Does efficient transfer require polymerization-independent RNase H? This question may be even more difficult to address unambiguously than the issue of RT dissociation. We have attempted to perform strand transfer on a heteropolymeric template using progressively lower amounts of RT, to determine whether the transfer efficiency decreased. However, the low amount of synthesis precluded making an accurate measurement. Moreover, considering that the RT dissociates during transfer, the transfer efficiency may appear low at reduced RT levels because after the transfer there is a long delay before an RT comes to re-initiate synthesis on the acceptor template.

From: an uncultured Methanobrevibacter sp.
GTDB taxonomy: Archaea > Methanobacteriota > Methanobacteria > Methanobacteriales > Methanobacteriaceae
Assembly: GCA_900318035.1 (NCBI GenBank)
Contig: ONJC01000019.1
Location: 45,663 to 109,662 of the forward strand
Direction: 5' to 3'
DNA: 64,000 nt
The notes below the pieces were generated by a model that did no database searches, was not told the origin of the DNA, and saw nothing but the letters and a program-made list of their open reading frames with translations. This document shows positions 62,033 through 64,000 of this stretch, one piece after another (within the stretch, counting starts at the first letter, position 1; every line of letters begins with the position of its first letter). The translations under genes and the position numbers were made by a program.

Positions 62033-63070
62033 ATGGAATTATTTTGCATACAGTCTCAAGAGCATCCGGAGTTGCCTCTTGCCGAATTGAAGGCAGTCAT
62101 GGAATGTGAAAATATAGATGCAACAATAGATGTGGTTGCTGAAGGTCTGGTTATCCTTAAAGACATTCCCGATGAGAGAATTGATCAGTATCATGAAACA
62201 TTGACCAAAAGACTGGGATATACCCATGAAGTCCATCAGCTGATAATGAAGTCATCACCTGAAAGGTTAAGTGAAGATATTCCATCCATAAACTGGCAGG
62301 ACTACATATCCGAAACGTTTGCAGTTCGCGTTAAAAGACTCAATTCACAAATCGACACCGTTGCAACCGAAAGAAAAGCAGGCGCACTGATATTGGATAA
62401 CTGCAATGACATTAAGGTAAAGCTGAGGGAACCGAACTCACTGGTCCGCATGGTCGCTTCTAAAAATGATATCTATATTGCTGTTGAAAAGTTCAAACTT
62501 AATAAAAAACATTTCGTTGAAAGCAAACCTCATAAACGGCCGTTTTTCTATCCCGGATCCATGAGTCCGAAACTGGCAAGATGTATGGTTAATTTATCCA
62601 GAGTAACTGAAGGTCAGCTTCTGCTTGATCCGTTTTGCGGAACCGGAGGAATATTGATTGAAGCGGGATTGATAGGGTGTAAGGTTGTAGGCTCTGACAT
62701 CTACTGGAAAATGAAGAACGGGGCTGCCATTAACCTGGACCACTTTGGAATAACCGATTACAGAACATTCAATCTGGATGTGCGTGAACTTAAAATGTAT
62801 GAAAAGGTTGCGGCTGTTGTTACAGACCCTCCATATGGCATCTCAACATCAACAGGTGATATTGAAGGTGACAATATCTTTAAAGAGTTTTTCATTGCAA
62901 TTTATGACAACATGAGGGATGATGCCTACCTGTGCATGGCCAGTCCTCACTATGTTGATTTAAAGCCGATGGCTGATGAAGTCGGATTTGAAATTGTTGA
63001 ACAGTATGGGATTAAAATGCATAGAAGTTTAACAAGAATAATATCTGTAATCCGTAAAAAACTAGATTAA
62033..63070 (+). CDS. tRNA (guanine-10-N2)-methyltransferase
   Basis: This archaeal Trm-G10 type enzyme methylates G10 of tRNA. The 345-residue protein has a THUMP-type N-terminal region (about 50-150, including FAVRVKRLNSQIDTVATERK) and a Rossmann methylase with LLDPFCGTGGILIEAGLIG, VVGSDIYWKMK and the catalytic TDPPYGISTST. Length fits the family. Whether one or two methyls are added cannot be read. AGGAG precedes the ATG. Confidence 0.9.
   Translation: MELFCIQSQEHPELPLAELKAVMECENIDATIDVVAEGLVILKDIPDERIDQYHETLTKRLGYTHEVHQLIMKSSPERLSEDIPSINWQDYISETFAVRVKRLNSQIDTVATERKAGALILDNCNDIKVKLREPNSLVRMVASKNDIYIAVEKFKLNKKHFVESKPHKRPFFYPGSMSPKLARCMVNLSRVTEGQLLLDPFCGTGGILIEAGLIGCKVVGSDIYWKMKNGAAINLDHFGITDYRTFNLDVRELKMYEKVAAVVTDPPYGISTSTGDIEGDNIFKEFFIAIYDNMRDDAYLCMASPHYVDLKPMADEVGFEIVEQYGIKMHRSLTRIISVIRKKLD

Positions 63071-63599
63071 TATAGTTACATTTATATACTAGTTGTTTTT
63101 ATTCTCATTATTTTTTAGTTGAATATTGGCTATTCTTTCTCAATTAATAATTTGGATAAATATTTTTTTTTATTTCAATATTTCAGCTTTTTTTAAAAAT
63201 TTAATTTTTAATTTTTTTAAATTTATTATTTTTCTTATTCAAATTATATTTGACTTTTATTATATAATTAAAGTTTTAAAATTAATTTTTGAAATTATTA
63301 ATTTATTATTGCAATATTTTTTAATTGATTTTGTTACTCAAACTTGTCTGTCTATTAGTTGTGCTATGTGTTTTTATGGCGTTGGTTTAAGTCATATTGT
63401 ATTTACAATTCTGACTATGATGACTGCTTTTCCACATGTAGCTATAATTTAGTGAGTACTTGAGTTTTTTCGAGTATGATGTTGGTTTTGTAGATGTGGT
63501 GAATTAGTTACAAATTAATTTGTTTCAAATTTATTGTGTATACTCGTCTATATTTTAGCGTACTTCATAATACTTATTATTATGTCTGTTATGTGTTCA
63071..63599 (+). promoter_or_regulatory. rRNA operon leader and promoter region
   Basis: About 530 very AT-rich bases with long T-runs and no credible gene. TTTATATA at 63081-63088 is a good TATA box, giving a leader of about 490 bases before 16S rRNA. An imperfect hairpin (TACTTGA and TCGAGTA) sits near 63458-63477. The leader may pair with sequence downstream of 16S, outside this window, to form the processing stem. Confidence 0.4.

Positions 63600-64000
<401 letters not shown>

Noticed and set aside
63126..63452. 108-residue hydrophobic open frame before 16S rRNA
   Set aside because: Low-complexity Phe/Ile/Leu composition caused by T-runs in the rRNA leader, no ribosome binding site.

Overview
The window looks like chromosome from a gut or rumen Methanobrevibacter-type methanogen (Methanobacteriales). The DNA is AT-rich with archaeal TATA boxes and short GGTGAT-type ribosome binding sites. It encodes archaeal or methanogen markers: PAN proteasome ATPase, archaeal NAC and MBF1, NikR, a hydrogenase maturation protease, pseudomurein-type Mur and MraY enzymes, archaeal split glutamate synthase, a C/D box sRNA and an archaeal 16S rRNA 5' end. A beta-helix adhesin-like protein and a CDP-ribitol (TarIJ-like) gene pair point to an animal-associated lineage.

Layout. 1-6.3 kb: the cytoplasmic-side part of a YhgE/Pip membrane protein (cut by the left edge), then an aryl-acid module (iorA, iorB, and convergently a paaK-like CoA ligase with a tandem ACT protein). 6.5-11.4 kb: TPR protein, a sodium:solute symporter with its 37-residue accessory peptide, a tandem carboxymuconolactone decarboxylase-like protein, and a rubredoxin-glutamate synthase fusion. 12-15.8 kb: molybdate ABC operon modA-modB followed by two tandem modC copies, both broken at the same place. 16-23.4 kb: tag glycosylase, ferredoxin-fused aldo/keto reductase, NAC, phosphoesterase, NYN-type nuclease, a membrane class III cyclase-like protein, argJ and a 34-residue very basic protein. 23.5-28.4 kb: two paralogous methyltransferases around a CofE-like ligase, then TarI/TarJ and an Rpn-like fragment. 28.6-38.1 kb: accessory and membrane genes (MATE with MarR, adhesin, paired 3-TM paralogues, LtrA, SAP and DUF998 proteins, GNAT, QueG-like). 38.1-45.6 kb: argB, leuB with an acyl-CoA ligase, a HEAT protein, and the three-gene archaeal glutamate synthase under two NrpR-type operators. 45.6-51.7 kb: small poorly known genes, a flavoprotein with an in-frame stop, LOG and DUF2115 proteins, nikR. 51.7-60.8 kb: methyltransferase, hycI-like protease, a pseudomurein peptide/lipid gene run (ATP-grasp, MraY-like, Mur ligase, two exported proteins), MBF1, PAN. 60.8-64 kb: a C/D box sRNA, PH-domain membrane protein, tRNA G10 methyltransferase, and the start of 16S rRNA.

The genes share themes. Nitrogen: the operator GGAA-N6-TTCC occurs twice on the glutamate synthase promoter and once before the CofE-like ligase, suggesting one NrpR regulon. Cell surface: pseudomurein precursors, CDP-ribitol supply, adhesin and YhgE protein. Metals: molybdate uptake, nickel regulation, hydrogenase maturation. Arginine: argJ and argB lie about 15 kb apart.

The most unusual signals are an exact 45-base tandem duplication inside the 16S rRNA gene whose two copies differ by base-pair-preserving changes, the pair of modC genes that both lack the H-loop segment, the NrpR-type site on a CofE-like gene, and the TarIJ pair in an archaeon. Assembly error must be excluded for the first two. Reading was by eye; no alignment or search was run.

Is dissociation of the RT a fundamental requirement made necessary by the structure of the RT active site? Clearly it is not required with the homopolymer substrate. We considered that some natural variants of the RT might also transfer on heteropolymer templates without dissociation. To maximize our chances of seeing such a phenomenon, we tested the AZTr mutant RT, that displays an seven-fold greater substrate binding affinity than the wild type, having an (SG) insertion mutation between amino acids 69 and 70, and TAM. This finding that this mutant RT also dissociated during transfer suggests that common variants all dissociate, and that dissociation is the norm and not the exception.